About publisher


  • I entered metals business in 1968; 2017 is 49th year. I was involved in nickel from day one. In 1969 International Nickel Company (INCO: now owned by Vale) had a protracted and bitter strike in Sudbury, Canada. Price of Ni cathode increased by a factor of six. As a rookie trader I was up to my eyes in nickel deals and and alloys containing nickel. I have been inquisitive and following melting grade Ni ever since.
  • I started and managed first stainless steel and Ni alloy scrap metals division for Commercial Metals Company (CMC)-Houston Texas.
  • Accepted an offer from Dominion Nickel Alloys, relocated to Toronto Canada and worked for original partners.
  • Worked for Steelmet Inc. Pittsburgh and Los Angeles – Steelmet at the time was the largest stainless steel and Ni alloy scrap company in North America. ELG Metals, Inc. bought Steelmet to enter U.S. market.
  • Worked for ELG Metals (14 years later): Negotiated Ni-Co custom feed (scrap solids, turnings, grindings) contracts with Falconbridge Nickel (now owned by Glencore). I was responsible for traveling to Saint Petersburg Russia to negotiate Ni-Co custom feed contracts with Norilsk-Severonickel
  • Lived in china five years – U.S.company Partner & COO of joint venture with Chinese government; buying, processing and selling high performance nickel alloys and titanium scrap. Negotiated deals (through our bilingual VP) with major state owned enterprises including Jinchuan Nickel. Jinchuan signed an agreement with Global Ferronickel Holdings (GFN). GFN is Philippines second largest nickel ore miner. My understanding of agreement is Jinchuan provides funding and expertise and Global supplies Ni ore for smelter to supply NPI for $700 million/1,000,000 TPY 200 series stainless steel mill.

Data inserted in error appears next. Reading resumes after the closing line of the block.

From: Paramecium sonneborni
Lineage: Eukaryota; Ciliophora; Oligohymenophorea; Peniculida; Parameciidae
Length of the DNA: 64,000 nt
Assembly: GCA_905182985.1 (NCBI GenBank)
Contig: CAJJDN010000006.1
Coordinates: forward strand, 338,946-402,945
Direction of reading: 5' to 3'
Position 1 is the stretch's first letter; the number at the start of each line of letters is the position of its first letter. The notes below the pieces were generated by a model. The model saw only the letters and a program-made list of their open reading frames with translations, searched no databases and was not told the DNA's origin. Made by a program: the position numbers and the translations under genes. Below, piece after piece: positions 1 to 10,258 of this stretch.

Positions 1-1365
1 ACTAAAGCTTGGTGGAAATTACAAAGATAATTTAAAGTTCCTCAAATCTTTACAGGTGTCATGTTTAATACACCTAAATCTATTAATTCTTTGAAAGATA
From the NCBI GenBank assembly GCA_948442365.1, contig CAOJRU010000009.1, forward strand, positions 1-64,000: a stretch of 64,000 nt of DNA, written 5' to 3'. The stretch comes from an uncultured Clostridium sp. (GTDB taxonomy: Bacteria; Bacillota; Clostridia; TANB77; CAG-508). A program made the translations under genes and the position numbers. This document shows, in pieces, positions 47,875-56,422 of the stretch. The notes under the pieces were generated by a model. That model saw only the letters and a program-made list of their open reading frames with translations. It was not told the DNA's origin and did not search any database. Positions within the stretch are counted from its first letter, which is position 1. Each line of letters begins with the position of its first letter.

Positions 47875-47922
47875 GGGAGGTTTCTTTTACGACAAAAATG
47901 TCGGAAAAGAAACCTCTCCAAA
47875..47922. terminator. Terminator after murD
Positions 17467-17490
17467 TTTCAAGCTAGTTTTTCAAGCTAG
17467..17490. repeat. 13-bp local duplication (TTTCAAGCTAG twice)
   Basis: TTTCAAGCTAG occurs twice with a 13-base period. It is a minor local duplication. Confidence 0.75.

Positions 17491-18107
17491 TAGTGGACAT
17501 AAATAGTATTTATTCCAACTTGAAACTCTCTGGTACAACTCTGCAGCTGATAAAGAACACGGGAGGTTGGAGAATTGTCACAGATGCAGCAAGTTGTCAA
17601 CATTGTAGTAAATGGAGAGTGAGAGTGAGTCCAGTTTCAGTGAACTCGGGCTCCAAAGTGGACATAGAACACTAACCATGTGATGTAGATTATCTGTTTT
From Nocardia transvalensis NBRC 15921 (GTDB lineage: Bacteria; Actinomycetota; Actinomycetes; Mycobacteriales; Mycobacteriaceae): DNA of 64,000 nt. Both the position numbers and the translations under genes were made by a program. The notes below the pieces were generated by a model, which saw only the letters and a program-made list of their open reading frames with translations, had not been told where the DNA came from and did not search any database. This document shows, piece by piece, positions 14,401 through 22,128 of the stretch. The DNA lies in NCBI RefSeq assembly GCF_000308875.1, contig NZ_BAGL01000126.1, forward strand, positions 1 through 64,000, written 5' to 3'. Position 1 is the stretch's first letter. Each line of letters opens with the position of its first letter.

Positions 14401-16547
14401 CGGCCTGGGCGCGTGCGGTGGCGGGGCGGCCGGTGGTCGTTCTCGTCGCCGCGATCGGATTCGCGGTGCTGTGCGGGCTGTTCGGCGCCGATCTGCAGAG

• Managing Partner and President of ZStainless, LLC – Traveled extensively in India. ZStainless purchased secondary materials containing Ni in North America and exported to India. We processed and sold Ni content co-product nonferrous metals to Indian specialty mills and foundries. Ni content material we shipped to India was very heterogeneous and could not effectively be hedged. We did not know percentage of Ni until material was hand sorted. We really needed to know why the price was the price and not just the price. I needed to determine market direction in order to make informed buying decisions. I researched and discovered a plethora of: stochastic oscillators, Bollinger Bands, candlestick charts, moving averages, relative strength indexes, commitment of traders data (I studied technical analysis in 2000 and using the past to predict the future did not work for me). I read many inaccurate articles and questionable reports. Everyone told me the price but no one told me why the price was the price. I researched constantly until I was able to connect the dots. I believe others whose business model involves nickel would like to know; that is why I created Nickel28.biz: “Why the Price is the Price”.